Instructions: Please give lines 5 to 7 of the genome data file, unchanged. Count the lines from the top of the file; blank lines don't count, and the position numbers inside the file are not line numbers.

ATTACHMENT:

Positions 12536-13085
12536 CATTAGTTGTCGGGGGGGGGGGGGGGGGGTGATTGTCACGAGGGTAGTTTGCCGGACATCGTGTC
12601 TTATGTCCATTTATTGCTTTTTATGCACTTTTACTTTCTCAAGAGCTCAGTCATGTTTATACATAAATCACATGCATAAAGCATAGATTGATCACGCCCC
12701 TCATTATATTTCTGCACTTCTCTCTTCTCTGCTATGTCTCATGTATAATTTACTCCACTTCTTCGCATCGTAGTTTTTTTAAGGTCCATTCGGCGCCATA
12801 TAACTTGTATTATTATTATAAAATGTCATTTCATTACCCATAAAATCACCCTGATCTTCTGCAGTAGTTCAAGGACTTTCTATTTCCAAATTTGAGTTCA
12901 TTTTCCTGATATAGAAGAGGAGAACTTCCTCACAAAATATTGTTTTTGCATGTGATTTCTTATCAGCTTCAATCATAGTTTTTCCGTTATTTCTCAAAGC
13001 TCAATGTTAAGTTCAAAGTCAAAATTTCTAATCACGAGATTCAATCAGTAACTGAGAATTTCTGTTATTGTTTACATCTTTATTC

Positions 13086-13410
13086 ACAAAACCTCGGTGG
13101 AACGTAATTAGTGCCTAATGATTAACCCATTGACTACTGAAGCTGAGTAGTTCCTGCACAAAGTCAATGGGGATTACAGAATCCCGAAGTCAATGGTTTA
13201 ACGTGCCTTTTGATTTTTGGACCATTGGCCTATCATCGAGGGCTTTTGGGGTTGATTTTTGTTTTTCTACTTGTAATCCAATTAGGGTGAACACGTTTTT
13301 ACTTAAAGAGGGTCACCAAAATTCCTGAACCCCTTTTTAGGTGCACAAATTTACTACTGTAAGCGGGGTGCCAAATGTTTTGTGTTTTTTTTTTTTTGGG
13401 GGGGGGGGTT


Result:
12801 TAACTTGTATTATTATTATAAAATGTCATTTCATTACCCATAAAATCACCCTGATCTTCTGCAGTAGTTCAAGGACTTTCTATTTCCAAATTTGAGTTCA
12901 TTTTCCTGATATAGAAGAGGAGAACTTCCTCACAAAATATTGTTTTTGCATGTGATTTCTTATCAGCTTCAATCATAGTTTTTCCGTTATTTCTCAAAGC
13001 TCAATGTTAAGTTCAAAGTCAAAATTTCTAATCACGAGATTCAATCAGTAACTGAGAATTTCTGTTATTGTTTACATCTTTATTC